Big Rock Creek Volunteer Work Day

On April 28, 2018, the National Parks Conservation Association (NPCA) and Nature Valley partnered with us for a volunteer work day at our Big Rock Creek Preserve, surrounded by national forest land and public recreation hotspots in the Highlands of Roan. In addition to the area’s rare habitats and unique species, SAHC’s Big Rock Creek Preserve – once the home of TrailRidge Mountain Camp — provides a great space for people to connect with protected conservation lands.  A total of 35 volunteers showed up for the work day and tackled a variety of tasks around the preserve to help better connect people with nature. The crew of volunteers represented programs from across the region, including Western Carolina University, East Tennessee State University, AmeriCorps Project Conserve, Conservation Trust for North Carolina, and Asheville Women Outdoors.

The volunteers broke into smaller groups to work on tasks, which included building a quarter mile loop trail, deconstructing an old camping platform, transplanting rhododendron, and seeding an open area with native grasses.  

Jeff Hunter of NPCA led one of the trail crews to clear and grade the first segment of the trail. Jeff has extensive experience in building trails and volunteers learned a lot by working with him.  

Building the trail was an eye opening experience, I have hiked on trails for years and years, but had no idea the amount of work and love that goes into making and maintaining them. Now, when I am looking at a trail I can identify the mineral soil, what is a good slope, and where water may end up pooling; all things I never would have noticed prior to the Big Rock Creek Workday.  It was definitely a Saturday well spent!” -Emily Adler

The trail crew also built two sets of steps and cleared fallen trees. By the end of the day, all major obstacles had been cleared from the trail, creating a strolling path for SAHC’s educational programs and guests to use to explore the property.

On another portion of the preserve, volunteers worked in the open area surrounding our new camping platform.  Volunteers cleared the area around the platform, then spread seeds and transplanted rhododendron along the border. We hope to see this area sprouting native grasses and wildflowers in the next few weeks.

In only 5 hours, all of the tasks were completed and everyone took a walk on the newly built trail together.  We shared stories about what led us to volunteer and reflected on the importance of environmental stewardship.  Thank you to everyone who participated or supported this work day. We couldn’t do it without you!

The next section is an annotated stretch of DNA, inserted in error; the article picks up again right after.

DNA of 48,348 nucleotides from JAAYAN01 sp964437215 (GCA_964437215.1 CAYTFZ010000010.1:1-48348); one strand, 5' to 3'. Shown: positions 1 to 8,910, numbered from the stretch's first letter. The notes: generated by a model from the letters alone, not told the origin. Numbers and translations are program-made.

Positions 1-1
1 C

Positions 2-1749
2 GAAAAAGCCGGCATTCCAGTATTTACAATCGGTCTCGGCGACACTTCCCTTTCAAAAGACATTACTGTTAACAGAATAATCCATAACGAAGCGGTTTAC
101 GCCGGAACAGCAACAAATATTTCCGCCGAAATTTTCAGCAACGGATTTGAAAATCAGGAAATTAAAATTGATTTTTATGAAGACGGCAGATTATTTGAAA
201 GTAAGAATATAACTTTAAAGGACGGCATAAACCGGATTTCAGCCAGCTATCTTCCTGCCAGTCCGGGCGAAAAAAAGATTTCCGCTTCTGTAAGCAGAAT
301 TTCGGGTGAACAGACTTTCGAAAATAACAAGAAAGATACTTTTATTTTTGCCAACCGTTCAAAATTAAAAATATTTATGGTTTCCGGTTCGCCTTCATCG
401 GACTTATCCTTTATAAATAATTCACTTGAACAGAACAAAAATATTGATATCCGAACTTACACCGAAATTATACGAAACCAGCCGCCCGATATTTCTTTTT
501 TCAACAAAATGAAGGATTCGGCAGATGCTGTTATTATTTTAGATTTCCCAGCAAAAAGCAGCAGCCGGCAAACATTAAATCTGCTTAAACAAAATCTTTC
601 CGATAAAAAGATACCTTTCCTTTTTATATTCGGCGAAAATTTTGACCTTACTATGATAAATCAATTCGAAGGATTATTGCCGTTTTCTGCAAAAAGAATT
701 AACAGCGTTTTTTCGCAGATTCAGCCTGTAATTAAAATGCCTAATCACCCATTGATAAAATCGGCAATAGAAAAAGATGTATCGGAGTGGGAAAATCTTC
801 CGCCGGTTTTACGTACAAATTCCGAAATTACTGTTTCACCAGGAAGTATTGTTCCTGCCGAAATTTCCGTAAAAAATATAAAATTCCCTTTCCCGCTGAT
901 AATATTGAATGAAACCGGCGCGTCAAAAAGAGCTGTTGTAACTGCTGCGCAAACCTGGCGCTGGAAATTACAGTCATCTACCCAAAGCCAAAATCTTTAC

From Kudzu to Cover Crops

Our Community Farm continues to serve as a model — balancing agricultural production with environmental responsibility while providing educational opportunities.

Farmer Incubator Program

Will Salley and Savannah Salley of Headwaters Market Garden use a unique French method of bio-intensive vegetable production on small acreage. Currently in their first year of full-time farming, they have wholesale and restaurant accounts. They will return to the downtown Asheville City Market in the Spring, to host a booth on Saturday mornings. Next year, they plan to expand their operation with mushroom and egg production. Read more

Aloft Downtown Asheville Volunteers

We’d like to give a HUGE thank you to the terrific team of volunteers from Aloft Downtown Asheville who came out to work on our Community Farm on Tuesday, October 17. This energetic crew arrived ready to get their boots dirty and do some good! They helped our Headwaters Market Garden incubator farmers harvest carrots, beets and kale, wrapping up summer production in the fields and preparing to transition to cold-weather operations. Read more

Roan Highlands Story Map

Straddling the border of Tennessee’s Carter County and North Carolina’s Mitchell and Avery Counties, the Roan Mountain massif rises above the farms and villages of the valley below. Known as the Highlands of Roan, these mountain peaks and ridges, for the most part above 4,000 feet in elevation, are renowned for their exceptional biological diversity and magnificent beauty.

The Roan Highlands are home to grassy balds, rhododendron gardens, high-elevation rock outcrops, and rich spruce-fir forests. The Roan’s ecosystem is one of the richest repositories of temperate zone biodiversity on earth, including more federally listed plant species than the Great Smoky Mountains National Park. The Roan Highlands are home to more than 800 plant species and over 188 bird species.

This summer, Stanback Intern Sarah Sanford from Duke University’s Nicholas School of the Environment created a Story Map of Grassy Balds management, using GIS data to catalog three decades of habitat management in the Highlands of Roan. Enjoy a virtual journey to the Roan through historic photos, scenic images, and interactive maps below — or feel free to visit and share the Story Map with this link. 

Roan Balds Management 2017